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6. Making an Argument: Where are you among the elements?

Professors want to see evidence of your own thinking in your essays and papers. Even so, it will be your thoughts in reaction to your resources. What parts of them do you agree with? Do you disagree with? How could they have been better?

It's wise to not only analyze - take apart for study--the resources. Also try to combine your own ideas with ideas you found in class and in the resources. Professors frequently expect you to interpret, make inferences, and otherwise synthesize - bring ideas together to make something new or to find a new way of looking at something old. (It might help to think of synthesis as the opposite of analysis.) To get an A on essays and papers in many courses such as literature and history, what you write in reaction to others' work should use synthesis to create new meaning or show a deeper understanding of what you learned.


To do so, it helps to look for connections and patterns. Here's an example.

Synthesis can seem difficult, particularly if you are used to analyzing others' points but not used to making your own. Like most things, however, it gets easier as you get more experienced at it. So don't be hard on yourself if it seems difficult at first. You're not dumb, just inexperienced at this task.



Synthesis is a creative act. Sometimes even simple things can help us be more creative. Are there places, things, activities, or situations that you already use to spark your creativity? Please share them - Double click to add a sticky note with your idea:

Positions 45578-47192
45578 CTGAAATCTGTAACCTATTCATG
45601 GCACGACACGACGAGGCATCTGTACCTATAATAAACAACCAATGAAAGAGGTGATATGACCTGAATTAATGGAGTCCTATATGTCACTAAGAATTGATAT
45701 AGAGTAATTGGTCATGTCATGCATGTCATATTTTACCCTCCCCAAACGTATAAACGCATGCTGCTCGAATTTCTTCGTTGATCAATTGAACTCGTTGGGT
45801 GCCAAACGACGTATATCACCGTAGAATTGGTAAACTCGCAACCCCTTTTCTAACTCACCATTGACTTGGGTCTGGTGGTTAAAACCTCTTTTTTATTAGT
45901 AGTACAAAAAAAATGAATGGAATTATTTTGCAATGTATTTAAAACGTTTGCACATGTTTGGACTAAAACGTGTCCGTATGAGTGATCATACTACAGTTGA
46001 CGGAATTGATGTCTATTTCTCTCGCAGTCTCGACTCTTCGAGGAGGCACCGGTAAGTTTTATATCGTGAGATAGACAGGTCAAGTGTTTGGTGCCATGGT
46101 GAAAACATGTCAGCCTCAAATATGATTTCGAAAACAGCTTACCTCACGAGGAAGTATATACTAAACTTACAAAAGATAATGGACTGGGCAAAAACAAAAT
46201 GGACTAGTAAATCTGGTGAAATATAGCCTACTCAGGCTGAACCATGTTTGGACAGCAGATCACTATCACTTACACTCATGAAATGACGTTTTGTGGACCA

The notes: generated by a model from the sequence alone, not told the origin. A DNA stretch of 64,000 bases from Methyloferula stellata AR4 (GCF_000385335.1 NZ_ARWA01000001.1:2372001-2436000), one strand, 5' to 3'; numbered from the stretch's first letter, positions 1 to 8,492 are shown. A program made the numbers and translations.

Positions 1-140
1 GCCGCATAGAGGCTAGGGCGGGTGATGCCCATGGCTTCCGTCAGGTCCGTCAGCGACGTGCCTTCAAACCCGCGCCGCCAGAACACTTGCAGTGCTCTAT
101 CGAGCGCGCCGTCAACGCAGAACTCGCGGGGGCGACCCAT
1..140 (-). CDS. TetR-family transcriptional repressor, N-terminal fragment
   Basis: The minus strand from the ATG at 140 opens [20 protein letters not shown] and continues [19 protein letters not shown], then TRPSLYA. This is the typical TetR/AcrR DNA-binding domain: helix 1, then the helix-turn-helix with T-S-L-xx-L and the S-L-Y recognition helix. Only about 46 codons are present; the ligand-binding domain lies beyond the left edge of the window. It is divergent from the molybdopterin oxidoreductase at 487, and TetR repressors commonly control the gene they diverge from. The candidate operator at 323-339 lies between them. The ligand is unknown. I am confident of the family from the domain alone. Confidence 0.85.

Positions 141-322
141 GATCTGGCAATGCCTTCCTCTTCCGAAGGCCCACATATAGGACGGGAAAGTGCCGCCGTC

Created with Padlet
Created with Padlet

Take a look at 5 Ways to Spark Your Creativity for some tips.





One way to synthesize when writing an argument essay, paper, or other project is to look for themes among your resources. So try categorizing ideas by topic rather than by resource - making associations across resources.

The book Thinker Toys, by Michael Michalko, can help you expand your ability to think creatively. The author's web page contains fun but challenging thinking exercises, including this one that lets you practice making associations between seemingly disparate concepts:

Remote Association Test





Here's a technique to quickly assess whether there is enough you in your essay or paper, as opposed to information from your sources: Highlight what you have included as quotes, paraphrases, and summaries from your sources. Next, highlight in another color what you have written yourself. Then take a look at the pages and decide whether there is enough you on them.

For the mocked-up pages below, assume that the yellow-highlighted lines were written by the writer and the pink-highlighted lines are quotes, paraphrases, and summaries she pulled from her sources. Which page most demonstrates the writer's own ideas?

Source: Joy McGregor. “A Visual Approach: Teaching Synthesis," School Library Monthly, Volume XXVII, Number 8/May-June 2011.

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